BRICS bank: how PM got big powers to accept India's idea
The final negotiations between India and China on the bank modalities, and Modi's meeting with President Xi Jinping, offer us some insights into the evolving Modi doctrine vis-a-vis big powers. China gets BRICS bank, India to be its first headindia Updated: Aug 09, 2014 14:18 IST
Prime Minister Narendra Modi's maiden multilateral outing to Brazil for the BRICS summit is already a success, with the announcement of the New Development Bank.
It is remarkable that a group as diverse and disparate as this, in such quick time - the idea of the bank was first mooted only two years ago at the Delhi summit - has carved out a tangible design for a global institution of this scale with the potential of changing the rules of the financial game.
The final negotiations between India and China on the bank modalities, and Modi's meeting with President Xi Jinping, also offer us some insights into the evolving Modi doctrine vis-a-vis big powers - especially seen in the backdrop of his meeting with US deputy secretary of state William Burns last week.
But, first the bank.
Ever since its first meeting in 2009 in Russia, a running theme of the group's declarations has been the inequities of the current financial institutions and the need for their reform in the context of the changing world economy and order.
Read: Brics bank will restore balance in world financial system, says China
Remember this was happening right after the global financial meltdown when the developed economies took a battering. At that point, Brazil-Russia-India-China sought 'greater voice and representation' in such institutions and an 'open, transparent, merit based selection process' for its heads instead of the division of spoils among the more developed economies that continues to date.
HT Explains: What has Modi achieved in his maiden overseas summit BRICS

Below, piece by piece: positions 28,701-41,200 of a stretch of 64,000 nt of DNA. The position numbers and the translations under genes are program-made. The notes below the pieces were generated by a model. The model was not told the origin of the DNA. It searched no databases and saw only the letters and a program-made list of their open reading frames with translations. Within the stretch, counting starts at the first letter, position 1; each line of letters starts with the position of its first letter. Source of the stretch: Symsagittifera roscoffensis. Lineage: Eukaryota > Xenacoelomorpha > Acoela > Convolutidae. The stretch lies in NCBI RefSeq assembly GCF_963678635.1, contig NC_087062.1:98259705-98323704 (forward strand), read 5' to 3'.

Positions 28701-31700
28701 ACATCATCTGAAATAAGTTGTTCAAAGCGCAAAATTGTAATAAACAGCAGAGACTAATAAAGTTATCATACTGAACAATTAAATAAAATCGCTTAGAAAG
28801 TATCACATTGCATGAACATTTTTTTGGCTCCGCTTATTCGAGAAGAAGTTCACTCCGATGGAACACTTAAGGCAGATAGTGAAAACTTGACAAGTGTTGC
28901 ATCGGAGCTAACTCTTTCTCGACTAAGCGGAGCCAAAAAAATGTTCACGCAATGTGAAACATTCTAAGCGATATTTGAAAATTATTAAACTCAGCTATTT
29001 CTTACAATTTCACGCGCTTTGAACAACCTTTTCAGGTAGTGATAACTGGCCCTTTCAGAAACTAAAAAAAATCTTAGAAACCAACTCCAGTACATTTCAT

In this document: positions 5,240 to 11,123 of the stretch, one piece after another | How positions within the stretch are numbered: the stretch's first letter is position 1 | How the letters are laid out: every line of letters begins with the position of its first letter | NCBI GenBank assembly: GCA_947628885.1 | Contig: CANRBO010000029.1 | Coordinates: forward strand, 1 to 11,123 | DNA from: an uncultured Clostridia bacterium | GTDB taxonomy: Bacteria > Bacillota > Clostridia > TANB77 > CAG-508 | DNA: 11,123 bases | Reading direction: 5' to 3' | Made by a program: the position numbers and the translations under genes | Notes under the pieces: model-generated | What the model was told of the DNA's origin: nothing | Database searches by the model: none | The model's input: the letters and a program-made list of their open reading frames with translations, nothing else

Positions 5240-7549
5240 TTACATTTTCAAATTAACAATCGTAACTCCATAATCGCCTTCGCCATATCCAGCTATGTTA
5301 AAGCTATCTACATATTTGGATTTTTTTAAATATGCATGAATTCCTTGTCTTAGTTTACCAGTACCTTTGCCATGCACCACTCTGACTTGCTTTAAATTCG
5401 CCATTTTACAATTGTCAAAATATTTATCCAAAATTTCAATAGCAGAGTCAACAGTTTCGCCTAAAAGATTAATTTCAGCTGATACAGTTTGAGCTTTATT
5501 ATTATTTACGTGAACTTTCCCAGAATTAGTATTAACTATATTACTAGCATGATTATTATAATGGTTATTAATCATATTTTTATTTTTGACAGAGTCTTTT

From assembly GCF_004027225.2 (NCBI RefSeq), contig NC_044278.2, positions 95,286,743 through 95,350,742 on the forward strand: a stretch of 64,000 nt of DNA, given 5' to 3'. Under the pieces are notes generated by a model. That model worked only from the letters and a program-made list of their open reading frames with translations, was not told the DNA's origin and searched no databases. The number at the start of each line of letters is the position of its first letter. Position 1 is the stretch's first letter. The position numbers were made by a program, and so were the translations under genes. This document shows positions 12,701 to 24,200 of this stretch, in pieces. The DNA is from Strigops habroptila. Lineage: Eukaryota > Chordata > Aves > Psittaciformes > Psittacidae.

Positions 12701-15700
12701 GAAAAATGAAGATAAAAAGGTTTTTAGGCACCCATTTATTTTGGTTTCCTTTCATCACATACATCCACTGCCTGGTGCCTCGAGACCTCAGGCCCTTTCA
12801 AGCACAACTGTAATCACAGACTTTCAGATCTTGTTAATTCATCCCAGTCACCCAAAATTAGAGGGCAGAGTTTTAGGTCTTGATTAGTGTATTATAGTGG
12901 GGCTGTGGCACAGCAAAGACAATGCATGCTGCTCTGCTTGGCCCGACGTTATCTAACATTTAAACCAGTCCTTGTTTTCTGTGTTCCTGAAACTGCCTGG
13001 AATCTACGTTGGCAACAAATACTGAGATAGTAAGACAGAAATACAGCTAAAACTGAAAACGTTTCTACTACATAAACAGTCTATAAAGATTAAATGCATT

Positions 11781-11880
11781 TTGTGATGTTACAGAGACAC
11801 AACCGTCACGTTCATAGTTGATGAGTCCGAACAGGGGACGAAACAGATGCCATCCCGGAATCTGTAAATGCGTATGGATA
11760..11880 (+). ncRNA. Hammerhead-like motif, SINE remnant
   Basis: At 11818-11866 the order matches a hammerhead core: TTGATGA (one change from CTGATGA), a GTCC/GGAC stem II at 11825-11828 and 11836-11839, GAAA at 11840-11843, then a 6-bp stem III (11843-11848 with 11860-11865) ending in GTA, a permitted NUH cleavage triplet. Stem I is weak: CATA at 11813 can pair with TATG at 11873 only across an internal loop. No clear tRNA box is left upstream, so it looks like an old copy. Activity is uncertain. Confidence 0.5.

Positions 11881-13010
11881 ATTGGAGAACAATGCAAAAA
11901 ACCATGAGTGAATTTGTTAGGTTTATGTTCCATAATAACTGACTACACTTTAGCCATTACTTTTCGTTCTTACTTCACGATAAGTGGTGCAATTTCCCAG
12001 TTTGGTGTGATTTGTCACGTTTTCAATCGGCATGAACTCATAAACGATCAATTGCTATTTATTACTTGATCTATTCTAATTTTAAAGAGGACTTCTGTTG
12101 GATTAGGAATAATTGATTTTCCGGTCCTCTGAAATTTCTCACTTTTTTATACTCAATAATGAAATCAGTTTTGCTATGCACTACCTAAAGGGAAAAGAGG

In 2010, in Brazil, they spoke of the 'legitimacy deficit' of World Bank and IMF, asked for a substantial shift in voting powers for emerging market economies, and warned that if the reforms did not happen within a time frame, these institutions would risk becoming obsolete.
The following year, South Africa joined the group and added to the chorus for reform. It was here in China in 2011 that BRICS also spoke of a reserve international currency providing stability and certainty.
2012 was a turning point for before the summit, the BRICS Academic Forum, hosted by the Delhi think tank Observer Research Foundation, recommended to the leaders 'studying the establishment and operational modalities of financial institutions such as a Development Bank and/or an investment fund'.
The summit took it up, and in its declaration, slammed the pace of reforms and considered the possibility of a Development Bank 'for mobilising resources for infrastructure and sustainable development projects in BRICS countries and other emerging economies and developing countries'.
It was however careful not to project this as a competitor or counter but as a possible supplement to existing institutions.
This brief glance at the history of the idea shows that the bank is an organic conception - rooted in the perceived and real discrimination that developing economies have felt in a world order that has not taken into account their needs and rise.
It is a mechanism for the additional financial capital required for rapid development in these economies. And it is a safety valve in case any of these economies faces a severe crunch.